The 43-year-old Chara did not like the role the Bruins foresaw him playing for them this season so he instead signed a one-year deal with the Caps as a free agent.

Chara is certainly not the player he once was, but he averaged 21 minutes for the Presidents' Trophy winners last season and looks poised to take a third-pair role for Washington heading into the season.


Justin Schultz

The biggest hole on Washington's roster last season was top-four right defense, but the Caps addressed that hole as MacLellan signed Schultz away from the Penguins on a two-year deal. Schultz is a puck-moving defenseman who should thrive in Laviolette's system which calls for aggressive play from the defense.

Trevor van Riemsdyk

In the team's effort to revamp the blue line, Washington also brought in van Riemsdyk as a depth piece. Van Riemsdyk starts the season as an extra, but will likely see some time on the third pair.

Conor Sheary

Washington got zero depth scoring in the 2020 postseason and looked to address that with the signing of Sheary. He, along with Daniel Sprong, should provide some scoring punch to the bottom-six.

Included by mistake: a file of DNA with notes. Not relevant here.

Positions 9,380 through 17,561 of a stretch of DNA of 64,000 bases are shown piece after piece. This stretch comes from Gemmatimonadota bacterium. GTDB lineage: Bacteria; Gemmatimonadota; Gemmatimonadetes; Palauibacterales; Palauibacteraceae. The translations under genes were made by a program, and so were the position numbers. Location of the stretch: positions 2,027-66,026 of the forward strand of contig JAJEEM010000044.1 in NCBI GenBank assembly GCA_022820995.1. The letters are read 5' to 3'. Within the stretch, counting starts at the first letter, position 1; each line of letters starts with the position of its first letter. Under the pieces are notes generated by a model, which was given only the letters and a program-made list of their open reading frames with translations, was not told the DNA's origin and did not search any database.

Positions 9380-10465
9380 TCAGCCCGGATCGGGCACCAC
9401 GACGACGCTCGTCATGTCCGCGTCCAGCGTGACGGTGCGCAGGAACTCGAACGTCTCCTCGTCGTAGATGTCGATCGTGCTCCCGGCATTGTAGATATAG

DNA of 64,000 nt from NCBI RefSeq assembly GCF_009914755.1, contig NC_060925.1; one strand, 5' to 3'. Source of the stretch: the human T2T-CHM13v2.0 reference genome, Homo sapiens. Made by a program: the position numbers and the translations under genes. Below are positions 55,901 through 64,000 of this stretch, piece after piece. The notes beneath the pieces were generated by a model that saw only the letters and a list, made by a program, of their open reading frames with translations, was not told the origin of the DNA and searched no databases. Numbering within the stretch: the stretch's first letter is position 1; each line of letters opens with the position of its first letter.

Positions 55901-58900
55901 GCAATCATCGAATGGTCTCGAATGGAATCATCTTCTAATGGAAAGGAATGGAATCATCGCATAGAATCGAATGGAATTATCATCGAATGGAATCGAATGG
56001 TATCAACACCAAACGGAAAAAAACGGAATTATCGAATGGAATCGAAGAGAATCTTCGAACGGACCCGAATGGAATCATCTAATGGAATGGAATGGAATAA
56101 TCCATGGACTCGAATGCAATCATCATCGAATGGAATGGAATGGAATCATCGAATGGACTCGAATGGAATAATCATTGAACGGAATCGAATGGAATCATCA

Craig Anderson

Anderson was brought to Washington on a professional tryout agreement. Though Laviolette has said Ilya Samsonov and Vitek Vanecek will be the two goalies on the active roster heading into the season, Anderson is expected to be signed to the taxi squad as the team's required third goalie.

A new season format

The regular season will consist of 56 games in a condensed schedule. This number of games was agreed to because it was felt it could still give the league enough flexibility to handle any COVID outbreaks that may cause postponements. The majority of the schedule is organized into two-game "series" between teams in order to reduce travel. The playoffs are set to begin in May and end in July.